Criticisms of the Constitution
Criticisms have been directed at the ‘traditional’ constitution, the constitution that existed before the Blair government’s reforms started in 1997 (discussed below), but many commentators argue that they remain relevant to the contemporary, ‘reformed’ constitution.
Critics of the UK constitution point out that it is sometimes difficult to know what the constitution says. Confusion surrounds many constitutional rules because, quite simply, they are not hard and fast. This applies particularly to the constitution’s unwritten elements. For instance, the convention of individual ministerial responsibility requires that ministers are responsible for blunders made by their departments. But does this mean that they should resign when civil servants make mistakes or only when mistakes are made by the minister? Further, does ‘responsibility’ imply that anyone has to resign, or just that the minister must provide answers and promise to put mistakes right? It is difficult, in such cases, to escape the conclusion that the constitution is made up as we go along.
The most serious and challenging criticism of the UK constitution is that, in practice, it gives rise to the problem of ‘elective dictatorship’. This term was coined in 1976 by Lord Hailsham, a former Conservative minister and later a Lord Chancellor under Thatcher. It draws attention to the simple fact that, once elected, UK governments can more or less act as they please (that is, act as dictators) until they come up for re-election. This occurs through a combination of two factors:
• Sovereign power is vested in the hands of Parliament.
• Parliament is routinely controlled, even dominated, by the government of the day.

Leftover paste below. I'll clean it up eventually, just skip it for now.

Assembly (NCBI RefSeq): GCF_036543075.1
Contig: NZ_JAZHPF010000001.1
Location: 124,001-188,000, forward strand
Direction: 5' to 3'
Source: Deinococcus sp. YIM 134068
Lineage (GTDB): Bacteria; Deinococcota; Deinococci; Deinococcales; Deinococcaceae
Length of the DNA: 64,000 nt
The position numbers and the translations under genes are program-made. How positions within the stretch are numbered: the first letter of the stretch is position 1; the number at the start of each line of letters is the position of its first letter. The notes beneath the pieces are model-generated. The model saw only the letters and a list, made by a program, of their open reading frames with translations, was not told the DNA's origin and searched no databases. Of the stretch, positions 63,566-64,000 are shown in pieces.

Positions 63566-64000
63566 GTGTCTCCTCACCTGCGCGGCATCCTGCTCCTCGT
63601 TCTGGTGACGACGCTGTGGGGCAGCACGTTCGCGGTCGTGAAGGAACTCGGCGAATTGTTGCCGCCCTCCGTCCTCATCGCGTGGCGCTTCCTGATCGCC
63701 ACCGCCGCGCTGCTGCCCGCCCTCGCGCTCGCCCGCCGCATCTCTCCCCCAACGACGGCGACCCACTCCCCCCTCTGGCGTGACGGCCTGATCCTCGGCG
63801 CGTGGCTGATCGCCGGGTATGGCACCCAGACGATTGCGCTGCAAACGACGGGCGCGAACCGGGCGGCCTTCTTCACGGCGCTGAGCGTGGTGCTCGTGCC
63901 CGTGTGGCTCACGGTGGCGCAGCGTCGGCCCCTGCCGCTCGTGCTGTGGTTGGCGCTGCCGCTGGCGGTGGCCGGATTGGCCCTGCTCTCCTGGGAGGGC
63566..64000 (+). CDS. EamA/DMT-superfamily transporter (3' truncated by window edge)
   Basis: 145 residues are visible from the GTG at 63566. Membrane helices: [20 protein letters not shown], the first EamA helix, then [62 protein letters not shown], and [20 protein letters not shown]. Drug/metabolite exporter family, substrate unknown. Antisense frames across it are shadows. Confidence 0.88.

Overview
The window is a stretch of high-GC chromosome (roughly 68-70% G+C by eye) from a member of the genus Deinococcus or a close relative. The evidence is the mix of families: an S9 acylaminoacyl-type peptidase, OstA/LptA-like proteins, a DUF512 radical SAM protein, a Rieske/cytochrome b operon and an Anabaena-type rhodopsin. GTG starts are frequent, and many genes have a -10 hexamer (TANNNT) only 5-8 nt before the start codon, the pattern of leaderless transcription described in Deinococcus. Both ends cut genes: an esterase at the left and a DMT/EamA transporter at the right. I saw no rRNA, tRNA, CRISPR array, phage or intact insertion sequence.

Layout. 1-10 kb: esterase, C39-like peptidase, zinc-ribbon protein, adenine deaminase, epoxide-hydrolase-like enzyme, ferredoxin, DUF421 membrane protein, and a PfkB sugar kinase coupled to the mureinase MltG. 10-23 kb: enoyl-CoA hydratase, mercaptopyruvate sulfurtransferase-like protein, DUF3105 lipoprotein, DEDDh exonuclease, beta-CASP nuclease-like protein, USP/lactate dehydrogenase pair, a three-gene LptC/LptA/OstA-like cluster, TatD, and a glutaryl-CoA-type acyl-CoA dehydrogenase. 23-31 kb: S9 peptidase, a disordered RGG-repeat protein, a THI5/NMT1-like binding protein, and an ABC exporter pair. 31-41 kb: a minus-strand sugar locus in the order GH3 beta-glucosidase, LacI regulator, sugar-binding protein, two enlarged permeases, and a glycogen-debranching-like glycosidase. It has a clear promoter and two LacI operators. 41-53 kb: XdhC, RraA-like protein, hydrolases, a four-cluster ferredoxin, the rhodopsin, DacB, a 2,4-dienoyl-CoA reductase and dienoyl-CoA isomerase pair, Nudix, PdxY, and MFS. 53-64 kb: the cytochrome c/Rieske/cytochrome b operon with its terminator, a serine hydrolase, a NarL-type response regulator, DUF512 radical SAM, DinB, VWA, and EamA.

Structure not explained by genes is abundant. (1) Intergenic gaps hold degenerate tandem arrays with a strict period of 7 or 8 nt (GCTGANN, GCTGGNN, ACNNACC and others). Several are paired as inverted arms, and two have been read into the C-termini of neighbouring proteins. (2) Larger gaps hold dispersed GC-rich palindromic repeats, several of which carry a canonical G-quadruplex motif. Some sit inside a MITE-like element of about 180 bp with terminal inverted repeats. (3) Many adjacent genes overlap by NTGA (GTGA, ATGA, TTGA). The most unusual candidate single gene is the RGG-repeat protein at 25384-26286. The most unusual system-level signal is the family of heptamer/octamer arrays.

The problem of elective dictatorship is that, in concentrating power in the hands of the executive, it allows the government of the day to shape and reshape the constitution however it wishes. This creates the impression that, in effect, the UK does not have a constitution. As John Griffiths (1997) put it, the constitution in the UK is ‘what happens’. The other concern is that, in widening the powers of government, it creates the possibility that government may become oppressive and tyrannical.
A further target of criticism has been that the UK has an overcentralised system of government with weak or ineffective checks and balances. One of the key features of liberal democracy is that government power is limited through internal tensions between and amongst government bodies. However, UK government is characterised more by the concentration of power than its fragmentation. This can be seen in many ways: The constitutional reforms that have been introduced since 1997 have certainly tried to address this problem, particularly through devolution and the early stages of Lords reform.
Rights are not well protected
The final criticism is that the UK constitution provides weak protection for individual rights and civil liberties. In part, this is a consequence of elective dictatorship and the fact that, except for elections, there is nothing that forces the government to respect individual freedom and basic rights. Elections, indeed, can only do this inadequately as they tend to empower majorities rather than minorities or individuals. However, this concern also arises from a traditional unwillingness to write down individual rights and freedoms, to give them legal substance. Individual freedom in the UK traditionally rested on ‘residual’ rights that were supposed to be part of common law. The passage of the Human Rights Act 1998 has certainly changed this, by both defining rights more clearly and making it easier for them to be defended in the courts. However, it stops well short of being an entrenched bill of rights as its provisions could be set aside by Parliament, as has occurred, for instance, over terrorism legislation.